Niagara Gazette


January 10, 2014

HAMILTON: The Upstate state of "Tinkling in the Wind"


Niagara Gazette — It seems to me that if we regionalized power production AND its use, then it would lead to an abundance of cheap, regional electricity. With regional use of natural assets, our upstate growth, particularly in Western New York, would be that systematic reversal of the causative factors of the loss of our economic engines of industry and business, and yield an associated increase in population and political clout; thereby negating the need for corporate tax breaks.

So then, if political clout is the last manifestation of upstate’s economic weakness, how do we reverse and accomplish the growth of Western New York, when Buffalo was the nation’s 10th largest city, and Niagara Falls the state’s tenth largest?

It is something that has to be done by constitutional design. In the infinite wisdom of the founders of this nation, both the people of the America and their several states have an equal balancing of power. They designed a congress that gave the population of Rhode Island as fair representation in the House of Representatives as Virginia had, and equal representation to every other state through the U.S. Senate.

If we kept the state Assembly as it is currently configured, every assembly district in the state would equally represent its population. And if we gave each county the representation that the founders gave each state, then even the lowly populated, 73,000 citizens of Madison County would have the same voice in the state senate as does the 1.6-million citizens of Manhattan, as Rhode Island now has with California.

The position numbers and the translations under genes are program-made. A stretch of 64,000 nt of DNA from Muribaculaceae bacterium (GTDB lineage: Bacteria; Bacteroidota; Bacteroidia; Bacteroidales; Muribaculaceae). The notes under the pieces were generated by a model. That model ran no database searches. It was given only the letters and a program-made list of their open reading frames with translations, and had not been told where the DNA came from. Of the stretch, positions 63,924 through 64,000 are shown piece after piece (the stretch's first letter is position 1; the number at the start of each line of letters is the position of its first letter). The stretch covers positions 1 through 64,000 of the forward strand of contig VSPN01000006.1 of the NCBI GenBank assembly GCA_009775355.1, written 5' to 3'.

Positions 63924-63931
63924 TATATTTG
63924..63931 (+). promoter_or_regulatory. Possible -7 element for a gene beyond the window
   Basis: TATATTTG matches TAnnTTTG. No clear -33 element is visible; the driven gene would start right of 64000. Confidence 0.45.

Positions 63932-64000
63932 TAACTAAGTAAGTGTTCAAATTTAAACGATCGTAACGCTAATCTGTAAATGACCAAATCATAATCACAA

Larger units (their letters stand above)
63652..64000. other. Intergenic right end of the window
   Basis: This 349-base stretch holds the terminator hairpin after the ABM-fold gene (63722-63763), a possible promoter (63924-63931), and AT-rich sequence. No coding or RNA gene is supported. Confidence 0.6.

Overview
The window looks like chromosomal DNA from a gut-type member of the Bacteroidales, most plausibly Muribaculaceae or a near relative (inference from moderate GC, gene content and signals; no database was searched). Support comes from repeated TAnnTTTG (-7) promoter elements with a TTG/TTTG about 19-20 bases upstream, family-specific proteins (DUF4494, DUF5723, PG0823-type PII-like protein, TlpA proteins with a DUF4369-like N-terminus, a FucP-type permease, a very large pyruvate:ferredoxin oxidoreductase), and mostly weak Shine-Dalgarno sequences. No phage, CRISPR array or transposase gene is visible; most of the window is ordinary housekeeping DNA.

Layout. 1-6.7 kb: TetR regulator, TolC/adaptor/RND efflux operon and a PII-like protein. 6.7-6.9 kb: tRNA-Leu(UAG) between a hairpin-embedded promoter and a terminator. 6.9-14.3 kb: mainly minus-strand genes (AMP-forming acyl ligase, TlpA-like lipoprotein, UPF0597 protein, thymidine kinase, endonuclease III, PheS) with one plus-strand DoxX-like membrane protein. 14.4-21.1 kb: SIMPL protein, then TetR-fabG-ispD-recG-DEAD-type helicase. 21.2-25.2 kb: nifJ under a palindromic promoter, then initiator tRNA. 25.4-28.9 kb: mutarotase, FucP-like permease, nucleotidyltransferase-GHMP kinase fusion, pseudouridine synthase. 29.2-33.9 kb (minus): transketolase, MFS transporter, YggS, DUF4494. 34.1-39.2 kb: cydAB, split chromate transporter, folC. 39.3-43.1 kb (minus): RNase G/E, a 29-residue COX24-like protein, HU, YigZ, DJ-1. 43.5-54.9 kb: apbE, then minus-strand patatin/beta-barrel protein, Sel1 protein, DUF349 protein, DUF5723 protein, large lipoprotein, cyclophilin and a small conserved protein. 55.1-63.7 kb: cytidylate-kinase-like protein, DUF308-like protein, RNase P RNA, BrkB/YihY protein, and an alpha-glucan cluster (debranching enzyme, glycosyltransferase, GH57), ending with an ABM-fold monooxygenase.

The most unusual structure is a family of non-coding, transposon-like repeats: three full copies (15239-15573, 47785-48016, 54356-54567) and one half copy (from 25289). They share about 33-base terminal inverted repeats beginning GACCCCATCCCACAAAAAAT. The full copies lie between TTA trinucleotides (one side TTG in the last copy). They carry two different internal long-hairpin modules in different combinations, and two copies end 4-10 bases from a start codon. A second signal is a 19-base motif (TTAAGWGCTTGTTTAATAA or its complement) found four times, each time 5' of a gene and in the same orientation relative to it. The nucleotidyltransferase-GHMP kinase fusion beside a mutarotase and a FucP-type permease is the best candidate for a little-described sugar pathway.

If we systematically reverse the elements that ultimately gives a region its optimal economic stability, with political power being the last of the lost factors, then by giving each of New York’s 62 counties their own senators, rather than the 63 population-based senators that we now have (which is merely two assemblies), then we begin the process of empowering upstate counties to have state laws that will facilitate our growth, and mitigate the regulations that work well in NYC, but hamstring upstaters. It will provide an opportunity to increase population, if that is what they chose, and to moderate their own economic development.

Anything less than that is just tinkling in the wind, and, if we cannot control that, then perhaps a visit to Dr. Somayaji may be in order.

Contact Ken Hamilton at

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